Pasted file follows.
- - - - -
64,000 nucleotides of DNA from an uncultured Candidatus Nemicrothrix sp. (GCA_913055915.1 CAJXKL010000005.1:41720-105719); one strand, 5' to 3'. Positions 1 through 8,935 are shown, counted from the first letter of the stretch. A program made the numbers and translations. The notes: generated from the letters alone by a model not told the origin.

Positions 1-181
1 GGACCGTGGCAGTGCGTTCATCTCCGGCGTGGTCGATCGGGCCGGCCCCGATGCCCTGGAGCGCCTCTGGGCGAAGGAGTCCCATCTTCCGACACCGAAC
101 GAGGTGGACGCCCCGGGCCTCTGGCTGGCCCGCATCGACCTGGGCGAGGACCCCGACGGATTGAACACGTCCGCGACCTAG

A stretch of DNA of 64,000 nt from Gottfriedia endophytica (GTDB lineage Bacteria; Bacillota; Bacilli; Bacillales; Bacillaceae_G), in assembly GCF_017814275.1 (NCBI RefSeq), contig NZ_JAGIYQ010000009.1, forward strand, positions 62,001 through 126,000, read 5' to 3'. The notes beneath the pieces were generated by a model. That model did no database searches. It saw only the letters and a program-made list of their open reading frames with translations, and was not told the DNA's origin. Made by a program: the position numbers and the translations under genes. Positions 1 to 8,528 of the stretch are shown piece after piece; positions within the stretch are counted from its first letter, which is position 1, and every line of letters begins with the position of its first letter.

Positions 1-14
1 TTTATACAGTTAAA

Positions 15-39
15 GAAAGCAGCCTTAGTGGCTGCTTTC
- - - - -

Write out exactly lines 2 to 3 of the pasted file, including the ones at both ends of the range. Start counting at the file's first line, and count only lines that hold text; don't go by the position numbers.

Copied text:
Positions 1-181
1 GGACCGTGGCAGTGCGTTCATCTCCGGCGTGGTCGATCGGGCCGGCCCCGATGCCCTGGAGCGCCTCTGGGCGAAGGAGTCCCATCTTCCGACACCGAAC